By the end of the week, two things happened. First, pretty much everyone knew what had happened Tuesday noon hour, and I got a lot of attaboys and nice-goin's from the old guys. That was cool. Most of the time, they ignore us or give us dweebs a hard time. A week later, it was pretty much forgotten except for Kelsey, who always said "Hi" when I passed her in the hallway or outside. I kind of got used to it. I found out her last name was Barnes, and right away I knew her brother must be Kyle, in grade six. He was one of the guys who came up to me and congratulated me for saving Kelsey. It's good to have older friends.
I pretty much forgot about that incident. I never did think of it as being something special. Just a lucky thing I was in the right place at the right time. Someone told my parents about it and they made a big fuss about it, but my sister Danielle didn't think it was anything special. She's in grade seven in junior high, so she's a lot older than me. I didn't care what she thought. I knew what my friends thought ... and some of the teachers, so that was enough.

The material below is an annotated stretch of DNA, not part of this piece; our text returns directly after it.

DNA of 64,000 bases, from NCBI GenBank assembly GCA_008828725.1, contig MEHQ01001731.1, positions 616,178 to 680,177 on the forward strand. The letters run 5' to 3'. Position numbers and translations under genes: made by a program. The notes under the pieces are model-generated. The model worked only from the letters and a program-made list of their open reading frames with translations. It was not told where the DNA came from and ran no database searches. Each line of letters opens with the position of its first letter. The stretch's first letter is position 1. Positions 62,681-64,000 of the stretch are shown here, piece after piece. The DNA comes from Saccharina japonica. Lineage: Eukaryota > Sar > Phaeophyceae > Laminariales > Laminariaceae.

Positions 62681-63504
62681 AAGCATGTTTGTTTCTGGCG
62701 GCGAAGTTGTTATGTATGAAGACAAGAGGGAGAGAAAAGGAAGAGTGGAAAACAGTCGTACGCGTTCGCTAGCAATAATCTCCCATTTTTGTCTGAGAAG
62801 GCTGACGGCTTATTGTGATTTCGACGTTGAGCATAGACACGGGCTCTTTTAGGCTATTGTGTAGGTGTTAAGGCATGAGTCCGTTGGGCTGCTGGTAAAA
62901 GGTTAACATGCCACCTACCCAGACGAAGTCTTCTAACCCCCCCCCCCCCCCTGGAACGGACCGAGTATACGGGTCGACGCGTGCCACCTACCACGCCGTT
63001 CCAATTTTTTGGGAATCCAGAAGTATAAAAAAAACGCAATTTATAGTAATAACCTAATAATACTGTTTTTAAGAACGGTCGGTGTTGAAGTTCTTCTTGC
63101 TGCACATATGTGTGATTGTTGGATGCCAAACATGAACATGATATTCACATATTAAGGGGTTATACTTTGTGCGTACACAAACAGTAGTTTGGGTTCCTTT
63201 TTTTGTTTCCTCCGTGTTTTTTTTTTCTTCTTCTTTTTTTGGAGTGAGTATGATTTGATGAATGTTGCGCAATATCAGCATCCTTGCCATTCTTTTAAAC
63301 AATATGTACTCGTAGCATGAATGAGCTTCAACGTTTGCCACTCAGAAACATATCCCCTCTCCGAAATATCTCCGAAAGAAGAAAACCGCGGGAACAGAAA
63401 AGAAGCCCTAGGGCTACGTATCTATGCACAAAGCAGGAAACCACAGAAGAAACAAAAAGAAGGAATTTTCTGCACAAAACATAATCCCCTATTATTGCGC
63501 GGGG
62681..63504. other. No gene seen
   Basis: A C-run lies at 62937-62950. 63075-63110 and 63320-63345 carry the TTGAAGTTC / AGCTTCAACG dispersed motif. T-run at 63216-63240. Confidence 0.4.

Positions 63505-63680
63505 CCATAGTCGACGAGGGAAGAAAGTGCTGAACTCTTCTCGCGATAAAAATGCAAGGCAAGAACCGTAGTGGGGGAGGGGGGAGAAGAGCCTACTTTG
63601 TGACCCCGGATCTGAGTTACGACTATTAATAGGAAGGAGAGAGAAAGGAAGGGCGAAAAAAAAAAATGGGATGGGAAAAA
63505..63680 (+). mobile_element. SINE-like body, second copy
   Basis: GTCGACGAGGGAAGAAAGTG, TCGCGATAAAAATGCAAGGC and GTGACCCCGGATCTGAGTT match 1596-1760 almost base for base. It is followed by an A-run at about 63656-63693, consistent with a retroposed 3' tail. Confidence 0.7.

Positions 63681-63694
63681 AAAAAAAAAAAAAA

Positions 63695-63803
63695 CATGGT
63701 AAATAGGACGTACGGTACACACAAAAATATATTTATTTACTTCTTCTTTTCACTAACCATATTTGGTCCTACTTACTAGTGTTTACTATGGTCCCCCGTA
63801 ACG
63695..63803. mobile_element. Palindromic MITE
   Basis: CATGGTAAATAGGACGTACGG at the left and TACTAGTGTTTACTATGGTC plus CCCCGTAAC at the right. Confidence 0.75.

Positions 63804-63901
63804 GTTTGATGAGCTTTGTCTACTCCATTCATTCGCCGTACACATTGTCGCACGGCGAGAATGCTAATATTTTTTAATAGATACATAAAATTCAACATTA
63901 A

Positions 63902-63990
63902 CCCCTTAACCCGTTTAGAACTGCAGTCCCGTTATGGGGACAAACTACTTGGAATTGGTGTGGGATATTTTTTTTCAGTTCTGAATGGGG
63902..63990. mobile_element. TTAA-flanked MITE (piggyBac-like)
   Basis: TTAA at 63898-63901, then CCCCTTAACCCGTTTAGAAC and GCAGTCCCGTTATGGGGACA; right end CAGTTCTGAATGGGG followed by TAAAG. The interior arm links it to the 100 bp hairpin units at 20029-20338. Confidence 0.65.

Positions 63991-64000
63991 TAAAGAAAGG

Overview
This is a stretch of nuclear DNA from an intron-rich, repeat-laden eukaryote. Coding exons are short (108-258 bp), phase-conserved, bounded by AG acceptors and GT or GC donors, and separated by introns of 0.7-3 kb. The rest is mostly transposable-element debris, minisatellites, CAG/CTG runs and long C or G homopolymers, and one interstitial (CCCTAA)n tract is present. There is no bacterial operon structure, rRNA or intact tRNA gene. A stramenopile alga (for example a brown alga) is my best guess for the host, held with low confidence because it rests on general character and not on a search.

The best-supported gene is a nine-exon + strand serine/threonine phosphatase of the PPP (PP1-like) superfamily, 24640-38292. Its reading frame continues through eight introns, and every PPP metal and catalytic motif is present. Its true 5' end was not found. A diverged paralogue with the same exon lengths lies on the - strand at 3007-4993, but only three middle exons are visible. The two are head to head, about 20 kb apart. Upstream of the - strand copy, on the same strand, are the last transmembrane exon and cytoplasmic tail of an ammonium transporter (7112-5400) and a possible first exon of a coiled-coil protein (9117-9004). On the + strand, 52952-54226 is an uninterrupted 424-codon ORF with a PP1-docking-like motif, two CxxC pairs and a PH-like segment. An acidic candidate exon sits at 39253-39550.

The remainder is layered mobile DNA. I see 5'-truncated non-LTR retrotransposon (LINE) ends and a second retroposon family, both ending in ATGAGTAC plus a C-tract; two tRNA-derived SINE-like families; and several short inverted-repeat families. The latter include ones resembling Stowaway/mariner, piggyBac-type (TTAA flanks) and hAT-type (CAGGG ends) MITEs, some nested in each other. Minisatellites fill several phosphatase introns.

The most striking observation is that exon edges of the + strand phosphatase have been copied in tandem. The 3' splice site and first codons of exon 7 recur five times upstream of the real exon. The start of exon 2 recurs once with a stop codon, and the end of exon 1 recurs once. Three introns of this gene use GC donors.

My life was pretty ordinary for the next three years. I grew some and got better at baseball. I started to play soccer and I liked it. I'd be a teenager next year and I couldn't wait. Why, I don't know. I just thought it would be cool to be a teenager. Chug and I were still pals, but he didn't play soccer. He was a lot bigger than me, so he tried out for the junior football team and they made him a lineman. He was okay with that since he could push other guys around and the coach would tell him he was doing a good job.
Most times, Chug would come to watch me play soccer and I would watch him play football. In the meantime, since we were both on proper teams, we got to meet other guys and make new friends. Chug's best new friend was called "Pigpen," after the Peanuts character. That was because the guy's uniform was always the dirtiest and his boots looked like they had never been cleaned. Pigpen was actually Barry Bronstein, and I wondered how he felt about Chug's nickname. Considering his size (he was a lineman too) I'd have called him "Buck," or something like that. But apparently, he didn't mind Chug's chosen nickname and it stuck.